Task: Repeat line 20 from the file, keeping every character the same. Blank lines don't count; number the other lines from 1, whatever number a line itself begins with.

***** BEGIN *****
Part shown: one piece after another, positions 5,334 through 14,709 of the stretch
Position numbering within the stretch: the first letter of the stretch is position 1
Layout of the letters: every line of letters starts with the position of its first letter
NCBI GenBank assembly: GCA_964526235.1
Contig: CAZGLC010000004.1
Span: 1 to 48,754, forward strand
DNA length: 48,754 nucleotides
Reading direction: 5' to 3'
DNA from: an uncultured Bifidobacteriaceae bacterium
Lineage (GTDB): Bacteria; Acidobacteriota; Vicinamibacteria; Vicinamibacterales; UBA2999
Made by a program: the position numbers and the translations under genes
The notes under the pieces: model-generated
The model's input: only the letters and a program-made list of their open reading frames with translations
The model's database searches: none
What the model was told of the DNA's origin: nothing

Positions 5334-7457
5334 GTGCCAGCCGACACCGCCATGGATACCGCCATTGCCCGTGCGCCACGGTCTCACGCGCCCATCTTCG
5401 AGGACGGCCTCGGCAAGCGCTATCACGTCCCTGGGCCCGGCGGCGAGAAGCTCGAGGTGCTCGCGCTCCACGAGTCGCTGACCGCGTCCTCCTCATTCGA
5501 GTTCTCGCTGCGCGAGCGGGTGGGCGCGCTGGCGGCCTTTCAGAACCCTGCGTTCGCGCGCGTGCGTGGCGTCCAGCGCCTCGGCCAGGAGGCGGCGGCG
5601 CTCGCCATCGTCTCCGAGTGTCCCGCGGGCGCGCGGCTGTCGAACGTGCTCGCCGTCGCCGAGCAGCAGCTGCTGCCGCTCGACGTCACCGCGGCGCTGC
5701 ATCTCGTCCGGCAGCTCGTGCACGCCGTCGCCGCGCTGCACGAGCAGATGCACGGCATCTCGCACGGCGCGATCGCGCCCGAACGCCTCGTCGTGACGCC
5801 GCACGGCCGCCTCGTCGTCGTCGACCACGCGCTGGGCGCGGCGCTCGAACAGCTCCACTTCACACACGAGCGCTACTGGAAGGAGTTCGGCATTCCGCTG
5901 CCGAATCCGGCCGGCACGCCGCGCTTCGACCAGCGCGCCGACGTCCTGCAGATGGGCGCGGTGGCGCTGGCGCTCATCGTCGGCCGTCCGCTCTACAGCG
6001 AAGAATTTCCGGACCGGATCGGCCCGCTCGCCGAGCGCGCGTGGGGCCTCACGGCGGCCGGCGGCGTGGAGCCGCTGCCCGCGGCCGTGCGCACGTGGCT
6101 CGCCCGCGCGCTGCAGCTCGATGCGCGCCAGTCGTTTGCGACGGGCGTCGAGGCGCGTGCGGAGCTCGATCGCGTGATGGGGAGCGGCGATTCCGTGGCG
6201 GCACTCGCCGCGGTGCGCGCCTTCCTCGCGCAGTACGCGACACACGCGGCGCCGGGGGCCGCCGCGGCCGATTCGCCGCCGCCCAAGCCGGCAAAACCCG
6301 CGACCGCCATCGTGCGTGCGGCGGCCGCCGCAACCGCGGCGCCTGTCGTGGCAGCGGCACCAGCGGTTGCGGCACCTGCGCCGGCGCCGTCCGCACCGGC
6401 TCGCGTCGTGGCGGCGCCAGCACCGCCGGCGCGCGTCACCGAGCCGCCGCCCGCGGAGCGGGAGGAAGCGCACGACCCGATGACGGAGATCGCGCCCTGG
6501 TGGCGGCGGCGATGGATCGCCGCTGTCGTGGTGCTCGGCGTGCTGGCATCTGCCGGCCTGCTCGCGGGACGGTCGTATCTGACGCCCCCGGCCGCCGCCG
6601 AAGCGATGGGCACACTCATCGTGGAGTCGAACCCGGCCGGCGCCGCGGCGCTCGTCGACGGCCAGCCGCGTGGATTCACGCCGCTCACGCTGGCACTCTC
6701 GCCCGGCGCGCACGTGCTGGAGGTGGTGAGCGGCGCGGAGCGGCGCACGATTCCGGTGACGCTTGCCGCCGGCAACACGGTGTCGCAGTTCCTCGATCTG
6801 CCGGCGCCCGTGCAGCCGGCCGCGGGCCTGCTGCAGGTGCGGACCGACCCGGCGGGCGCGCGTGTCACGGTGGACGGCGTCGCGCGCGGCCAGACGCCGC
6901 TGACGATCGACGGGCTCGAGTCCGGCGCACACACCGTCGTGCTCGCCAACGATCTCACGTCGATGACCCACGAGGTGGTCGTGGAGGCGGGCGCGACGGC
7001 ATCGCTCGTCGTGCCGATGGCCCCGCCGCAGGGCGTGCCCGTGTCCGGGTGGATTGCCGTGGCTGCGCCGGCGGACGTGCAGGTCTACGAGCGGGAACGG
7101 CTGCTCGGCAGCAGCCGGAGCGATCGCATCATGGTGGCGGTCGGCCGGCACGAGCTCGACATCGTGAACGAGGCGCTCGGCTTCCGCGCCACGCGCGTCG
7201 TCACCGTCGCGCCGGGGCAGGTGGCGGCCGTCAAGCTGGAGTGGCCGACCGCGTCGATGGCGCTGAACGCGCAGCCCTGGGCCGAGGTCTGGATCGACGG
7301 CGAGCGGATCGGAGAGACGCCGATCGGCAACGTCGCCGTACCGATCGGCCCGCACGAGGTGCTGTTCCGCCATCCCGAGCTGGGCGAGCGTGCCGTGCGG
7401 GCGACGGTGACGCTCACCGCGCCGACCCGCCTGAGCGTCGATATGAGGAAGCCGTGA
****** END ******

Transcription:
5601 CTCGCCATCGTCTCCGAGTGTCCCGCGGGCGCGCGGCTGTCGAACGTGCTCGCCGTCGCCGAGCAGCAGCTGCTGCCGCTCGACGTCACCGCGGCGCTGC